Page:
CalChamber Recommendations for California’s Climate General Obligation Bond

The California Chamber of Commerce recently submitted recommendations for changes to a potential general obligation bond measure being considered by the California Legislature that would finance infrastructure to mitigate and address impacts from a warmer and more volatile climate.

In its letter, the CalChamber urged investments in clean energy and water supply infrastructure to ensure California not only meets its ambitious climate goals, but also furthers economic growth. The Legislature was recommended to approve a climate bond that includes funding for:

  1. Water infrastructure;
  2. Support for hydrogen refueling infrastructure;
  3. Carbon capture technology; and
  4. Port infrastructure to support the development of offshore wind resources.

“Successful deployment of these technologies can generate tens of billions of dollars in economic activity and tens of thousands of jobs,” the CalChamber said. “Voters have recently been reluctant to pass additional spending measures absent demonstration of direct benefits to their communities and the economy. No bond measure will succeed unless voters are convinced that their economic well-being will be satisfied, along with the environmental goals.”

Water Infrastructure

The CalChamber recommended funding for the following four key items:

  • The Healthy Rivers and Landscapes Agreements. Previously called the Voluntary Agreements, this modern approach to improving water quality, habitat, and water supply reliability in the Sacramento-San Joaquin River Delta area includes state and local water district financial contributions to habitat restoration and continuing research into the complex hydrology of the Delta. The Delta is a critical and vulnerable hinge-point for the state’s water supply, and work done here to improve quality and reliability will benefit all of California.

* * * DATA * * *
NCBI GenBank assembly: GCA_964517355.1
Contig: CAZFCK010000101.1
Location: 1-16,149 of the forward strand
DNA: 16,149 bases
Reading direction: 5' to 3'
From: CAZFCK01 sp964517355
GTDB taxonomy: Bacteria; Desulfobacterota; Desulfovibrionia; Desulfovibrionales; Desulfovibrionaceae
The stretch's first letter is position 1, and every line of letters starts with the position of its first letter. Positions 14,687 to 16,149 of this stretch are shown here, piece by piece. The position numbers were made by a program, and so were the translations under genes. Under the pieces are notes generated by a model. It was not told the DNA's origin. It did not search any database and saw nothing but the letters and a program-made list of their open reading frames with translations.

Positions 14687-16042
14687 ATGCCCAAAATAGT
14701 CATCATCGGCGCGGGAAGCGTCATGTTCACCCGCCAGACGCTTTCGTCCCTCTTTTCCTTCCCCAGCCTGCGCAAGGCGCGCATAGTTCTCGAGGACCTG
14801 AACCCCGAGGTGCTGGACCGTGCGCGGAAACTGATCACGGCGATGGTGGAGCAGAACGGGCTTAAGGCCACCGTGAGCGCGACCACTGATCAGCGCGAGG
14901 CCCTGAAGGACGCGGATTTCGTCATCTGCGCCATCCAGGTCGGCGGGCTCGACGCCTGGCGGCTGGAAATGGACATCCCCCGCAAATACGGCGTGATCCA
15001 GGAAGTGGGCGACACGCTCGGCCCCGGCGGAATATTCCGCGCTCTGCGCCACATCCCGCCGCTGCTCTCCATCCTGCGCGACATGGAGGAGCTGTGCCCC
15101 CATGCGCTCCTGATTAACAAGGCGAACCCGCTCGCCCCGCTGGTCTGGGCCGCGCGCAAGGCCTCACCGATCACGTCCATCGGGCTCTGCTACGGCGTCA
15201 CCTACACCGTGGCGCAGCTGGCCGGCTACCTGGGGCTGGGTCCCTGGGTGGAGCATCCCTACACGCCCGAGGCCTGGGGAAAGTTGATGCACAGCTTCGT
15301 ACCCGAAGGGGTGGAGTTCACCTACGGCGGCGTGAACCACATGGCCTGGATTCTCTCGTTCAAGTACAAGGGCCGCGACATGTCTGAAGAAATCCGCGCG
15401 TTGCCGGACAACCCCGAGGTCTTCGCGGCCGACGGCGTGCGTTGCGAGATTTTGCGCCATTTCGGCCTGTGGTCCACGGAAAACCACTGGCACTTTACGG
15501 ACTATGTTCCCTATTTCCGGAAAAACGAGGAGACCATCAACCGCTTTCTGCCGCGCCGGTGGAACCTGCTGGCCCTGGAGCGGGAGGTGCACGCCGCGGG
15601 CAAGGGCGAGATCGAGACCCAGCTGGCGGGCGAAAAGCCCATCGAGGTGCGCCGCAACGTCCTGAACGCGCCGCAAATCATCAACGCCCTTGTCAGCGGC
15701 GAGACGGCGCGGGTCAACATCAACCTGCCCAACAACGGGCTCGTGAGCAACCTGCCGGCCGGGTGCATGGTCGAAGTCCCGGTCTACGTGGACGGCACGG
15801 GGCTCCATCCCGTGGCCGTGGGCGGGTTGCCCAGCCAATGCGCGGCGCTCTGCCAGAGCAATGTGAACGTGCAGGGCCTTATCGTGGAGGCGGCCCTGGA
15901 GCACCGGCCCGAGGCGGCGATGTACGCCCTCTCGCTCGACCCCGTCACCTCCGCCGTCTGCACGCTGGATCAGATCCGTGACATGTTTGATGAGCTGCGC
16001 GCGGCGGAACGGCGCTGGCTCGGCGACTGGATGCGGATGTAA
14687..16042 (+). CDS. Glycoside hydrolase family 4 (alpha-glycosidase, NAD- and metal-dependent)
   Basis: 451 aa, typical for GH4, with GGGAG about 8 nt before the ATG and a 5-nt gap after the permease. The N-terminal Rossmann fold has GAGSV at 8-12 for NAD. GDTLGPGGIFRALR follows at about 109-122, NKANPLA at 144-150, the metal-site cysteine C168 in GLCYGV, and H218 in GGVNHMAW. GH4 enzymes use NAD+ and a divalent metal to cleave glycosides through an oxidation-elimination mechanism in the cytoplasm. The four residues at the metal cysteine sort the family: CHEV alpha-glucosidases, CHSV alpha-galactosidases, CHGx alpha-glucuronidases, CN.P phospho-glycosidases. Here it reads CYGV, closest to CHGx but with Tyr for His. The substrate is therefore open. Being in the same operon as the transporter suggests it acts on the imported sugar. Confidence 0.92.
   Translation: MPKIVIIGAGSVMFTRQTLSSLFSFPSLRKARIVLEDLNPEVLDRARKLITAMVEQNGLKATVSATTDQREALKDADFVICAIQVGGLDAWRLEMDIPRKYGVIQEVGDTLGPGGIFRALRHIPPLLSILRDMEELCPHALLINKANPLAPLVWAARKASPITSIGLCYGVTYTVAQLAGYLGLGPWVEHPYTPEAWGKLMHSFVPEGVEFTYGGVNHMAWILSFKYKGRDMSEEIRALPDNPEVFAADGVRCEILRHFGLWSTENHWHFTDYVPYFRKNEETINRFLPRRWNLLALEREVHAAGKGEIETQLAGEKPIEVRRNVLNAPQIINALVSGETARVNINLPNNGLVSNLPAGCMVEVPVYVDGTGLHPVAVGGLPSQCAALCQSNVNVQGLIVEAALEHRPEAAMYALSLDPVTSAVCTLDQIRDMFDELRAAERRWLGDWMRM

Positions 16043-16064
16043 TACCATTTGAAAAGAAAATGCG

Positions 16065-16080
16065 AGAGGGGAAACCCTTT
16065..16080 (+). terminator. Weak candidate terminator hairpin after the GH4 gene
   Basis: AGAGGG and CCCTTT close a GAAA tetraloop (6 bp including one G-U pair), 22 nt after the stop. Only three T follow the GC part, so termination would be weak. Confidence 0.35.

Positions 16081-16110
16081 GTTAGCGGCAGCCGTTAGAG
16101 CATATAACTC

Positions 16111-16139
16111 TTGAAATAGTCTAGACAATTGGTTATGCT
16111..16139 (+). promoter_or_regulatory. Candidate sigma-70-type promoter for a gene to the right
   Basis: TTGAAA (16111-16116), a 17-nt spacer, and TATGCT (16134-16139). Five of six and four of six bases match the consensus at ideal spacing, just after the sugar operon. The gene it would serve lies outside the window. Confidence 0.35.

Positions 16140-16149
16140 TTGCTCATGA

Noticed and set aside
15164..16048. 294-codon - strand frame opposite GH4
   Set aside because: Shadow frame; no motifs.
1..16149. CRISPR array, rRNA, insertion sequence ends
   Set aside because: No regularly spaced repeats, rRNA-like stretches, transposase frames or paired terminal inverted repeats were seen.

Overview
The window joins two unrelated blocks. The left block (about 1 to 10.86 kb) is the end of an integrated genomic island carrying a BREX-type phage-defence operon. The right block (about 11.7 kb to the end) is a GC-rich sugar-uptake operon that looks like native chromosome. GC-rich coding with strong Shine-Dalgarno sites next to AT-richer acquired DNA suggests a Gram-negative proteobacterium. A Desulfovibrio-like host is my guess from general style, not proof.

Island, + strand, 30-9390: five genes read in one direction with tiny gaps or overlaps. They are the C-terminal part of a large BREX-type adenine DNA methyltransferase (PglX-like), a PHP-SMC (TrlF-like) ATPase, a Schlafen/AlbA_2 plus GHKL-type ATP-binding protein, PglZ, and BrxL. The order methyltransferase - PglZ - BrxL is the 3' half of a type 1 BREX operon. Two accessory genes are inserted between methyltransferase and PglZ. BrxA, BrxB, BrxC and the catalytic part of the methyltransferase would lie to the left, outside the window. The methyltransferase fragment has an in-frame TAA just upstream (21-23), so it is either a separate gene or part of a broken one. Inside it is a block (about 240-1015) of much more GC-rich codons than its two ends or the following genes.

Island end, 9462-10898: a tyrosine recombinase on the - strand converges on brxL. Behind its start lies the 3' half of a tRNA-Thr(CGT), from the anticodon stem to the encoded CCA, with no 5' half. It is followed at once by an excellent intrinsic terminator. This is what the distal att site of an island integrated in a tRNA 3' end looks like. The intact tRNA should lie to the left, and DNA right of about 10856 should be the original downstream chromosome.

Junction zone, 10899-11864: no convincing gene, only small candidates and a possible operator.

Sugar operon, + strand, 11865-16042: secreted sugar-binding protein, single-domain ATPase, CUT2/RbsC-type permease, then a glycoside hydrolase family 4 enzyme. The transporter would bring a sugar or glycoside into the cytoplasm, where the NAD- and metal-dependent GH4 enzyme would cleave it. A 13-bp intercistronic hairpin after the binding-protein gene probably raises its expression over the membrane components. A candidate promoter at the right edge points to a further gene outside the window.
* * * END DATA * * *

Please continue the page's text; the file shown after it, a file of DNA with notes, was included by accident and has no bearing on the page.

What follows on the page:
• Repairing Levees and Conveyance. Water conveyance and flood protection infrastructure is aging and vulnerable to catastrophic failure due to conditions like long-term subsidence. This not only creates significant reliability concerns in the event of a disaster like an earthquake, but also means more energy is required to move water through damaged canals.
  • Water Storage. Severe drought followed by flood events shows the importance of capturing and storing water when it is available in anticipation of the dry times. Even as the state needs more storage, several reservoirs are unavailable while awaiting seismic retrofits. The bond must include funding to support both new and improved water storage, both above and below ground.
  • Drinking Water Treatment Upgrades. Standards for drinking water safety are becoming more and more stringent in California. Meeting these high safety standards requires significant upgrades in treatment facilities, which is very expensive for water providers. The bond must include funding to help offset these costs, which will keep water rates affordable for all Californians.

Without the necessary investments, California is likely to lose up to10% of its water supplies over the coming decades. Modernizing the state’s water infrastructure is a key component to job growth in California and is a critical requirement for the development of new housing stock, the CalChamber pointed out.

“With affordability hinging on housing costs, investing in water infrastructure today is a key step toward making life in California more affordable tomorrow. This investment helps ensure that communities will have reliable and safe drinking water supplies long into the future,” the CalChamber stressed.

Carbon Capture

Accelerated investments in Carbon Capture and Storage (CCS) will be needed for the state to meet its goal of becoming carbon neutral and to reduce its statewide emissions 85% below 1990 levels by 2045.

Larger stationary sources in California might not have access to both the Low Carbon Fuel Standard (LCFS) and 45Q tax credit and might not see any economic benefit in investing in CCS. This is because LCFS is weighed toward transportation rather than stationary sources of emission.

The Climate Bond offers an opportunity to create added incentives for investments in CCS. Investment in CCS will enable facilities to reduce emissions, likely preserving thousands of good paying jobs and leading to the creation of thousands more, the CalChamber said.

Offshore Wind